:: Article

If In Doubt Produce A Gun

By Rik Haslam.

My agent said I need a gun.

“You don’t have to shoot anyone,” she said, “You could just kind of have him sock someone over the head with it or something. What’s it called?”

“Pistol-whipping,” I said.

“That’s right, pistol-whipping. You could have him pistol-whip someone. He could do that couldn’t he?”

We were in some downtown family-run place. I twirled spaghetti around my fork. I’d an awful feeling this was just the beginning. “Look,” I started to explain, “I don’t want it to be that sort of book. I’m not interested in action. He’s not that kind of character.”

Agnes looked puzzled. She has this way of nodding her head when she obviously has no idea what I’m talking about.

“Okay,” I began, pouring myself another red. Agnes stuck her manicured hand out and let it hover above her glass covering it. “He’s a passive detective. He uses his mind, his intelligence to solve crimes. Everything takes place in his head. Like a Paul Auster novel. He sells.”

“Ah,” Agnes said, smiling now like she’d caught me out, “but he has plenty of way out stuff happening. He has that floating boy, and the gambler — there were guns in that one weren’t there?”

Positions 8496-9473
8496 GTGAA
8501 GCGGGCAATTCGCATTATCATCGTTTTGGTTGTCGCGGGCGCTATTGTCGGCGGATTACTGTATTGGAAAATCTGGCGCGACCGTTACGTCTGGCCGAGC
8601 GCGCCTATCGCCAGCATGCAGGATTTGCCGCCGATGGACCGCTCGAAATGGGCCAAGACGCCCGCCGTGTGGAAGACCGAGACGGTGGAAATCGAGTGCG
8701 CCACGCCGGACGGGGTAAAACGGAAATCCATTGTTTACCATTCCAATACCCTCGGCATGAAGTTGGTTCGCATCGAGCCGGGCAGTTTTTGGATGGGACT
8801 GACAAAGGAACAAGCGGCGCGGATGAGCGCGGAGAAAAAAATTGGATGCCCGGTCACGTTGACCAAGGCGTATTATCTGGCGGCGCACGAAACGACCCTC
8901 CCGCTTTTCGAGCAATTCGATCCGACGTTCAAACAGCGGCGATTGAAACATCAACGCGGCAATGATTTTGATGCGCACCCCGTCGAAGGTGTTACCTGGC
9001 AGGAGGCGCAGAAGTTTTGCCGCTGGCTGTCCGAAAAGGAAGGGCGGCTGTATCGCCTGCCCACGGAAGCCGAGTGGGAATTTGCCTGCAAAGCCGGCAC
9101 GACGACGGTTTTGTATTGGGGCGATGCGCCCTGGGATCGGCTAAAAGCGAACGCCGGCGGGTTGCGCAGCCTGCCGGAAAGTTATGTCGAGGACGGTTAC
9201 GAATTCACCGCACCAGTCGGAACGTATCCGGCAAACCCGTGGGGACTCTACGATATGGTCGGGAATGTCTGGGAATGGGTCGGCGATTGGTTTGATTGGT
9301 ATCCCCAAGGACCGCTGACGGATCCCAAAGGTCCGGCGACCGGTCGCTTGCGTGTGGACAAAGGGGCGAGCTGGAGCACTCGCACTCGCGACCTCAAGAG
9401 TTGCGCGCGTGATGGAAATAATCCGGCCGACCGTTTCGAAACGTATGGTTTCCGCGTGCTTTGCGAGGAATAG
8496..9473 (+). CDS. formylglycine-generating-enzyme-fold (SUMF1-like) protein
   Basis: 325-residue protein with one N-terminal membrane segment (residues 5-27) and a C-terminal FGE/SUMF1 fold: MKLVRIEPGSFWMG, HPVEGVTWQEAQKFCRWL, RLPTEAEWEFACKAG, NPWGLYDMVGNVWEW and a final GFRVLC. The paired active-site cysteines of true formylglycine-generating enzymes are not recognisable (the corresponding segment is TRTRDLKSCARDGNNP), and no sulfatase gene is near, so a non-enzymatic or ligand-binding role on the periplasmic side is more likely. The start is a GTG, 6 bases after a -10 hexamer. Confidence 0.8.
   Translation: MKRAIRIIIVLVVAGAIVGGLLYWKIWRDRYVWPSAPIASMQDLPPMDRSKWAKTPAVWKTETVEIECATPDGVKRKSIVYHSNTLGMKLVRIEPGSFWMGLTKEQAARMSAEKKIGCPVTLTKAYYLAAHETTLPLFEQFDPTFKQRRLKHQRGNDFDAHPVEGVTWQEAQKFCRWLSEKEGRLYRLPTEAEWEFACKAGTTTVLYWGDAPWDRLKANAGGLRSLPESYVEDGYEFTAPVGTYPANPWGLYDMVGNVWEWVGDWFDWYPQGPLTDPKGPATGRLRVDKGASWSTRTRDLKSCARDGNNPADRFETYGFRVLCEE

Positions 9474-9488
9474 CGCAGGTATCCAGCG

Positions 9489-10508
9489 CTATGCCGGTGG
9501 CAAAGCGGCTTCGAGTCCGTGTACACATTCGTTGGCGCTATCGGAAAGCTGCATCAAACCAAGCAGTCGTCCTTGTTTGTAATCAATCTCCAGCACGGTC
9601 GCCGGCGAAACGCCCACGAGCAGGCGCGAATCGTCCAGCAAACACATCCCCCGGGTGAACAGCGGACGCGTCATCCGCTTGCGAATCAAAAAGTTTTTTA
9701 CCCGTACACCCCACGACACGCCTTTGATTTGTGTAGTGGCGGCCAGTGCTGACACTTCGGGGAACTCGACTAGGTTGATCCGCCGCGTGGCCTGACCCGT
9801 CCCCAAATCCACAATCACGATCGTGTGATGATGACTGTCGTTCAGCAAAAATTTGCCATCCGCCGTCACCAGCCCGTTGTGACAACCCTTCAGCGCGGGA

I took a really big gulp of wine before replying. “I’m not talking about those books. I’m talking about his other ones. The metaphysical ones.”

“Oh, sorry,” said Agnes, hesitant for a second as if I’ve boxed her into a corner, then suddenly decisive, “You mean superheroes and stuff, science fiction. That could work. You could give him a ray gun.”

Rik Haslam is 39 and a short story and fiction writer. He runs Anything But Hackneyed — a London based writer-reading event featuring a mix of well-known published novelists and new talent. He is currently completing the final year of an MA in creative writing and wokring on the final draft of his first novel. During the day he is a creative director for an ad agency, writing for the man.

First published in 3:AM Magazine: Sunday, February 18th, 2007.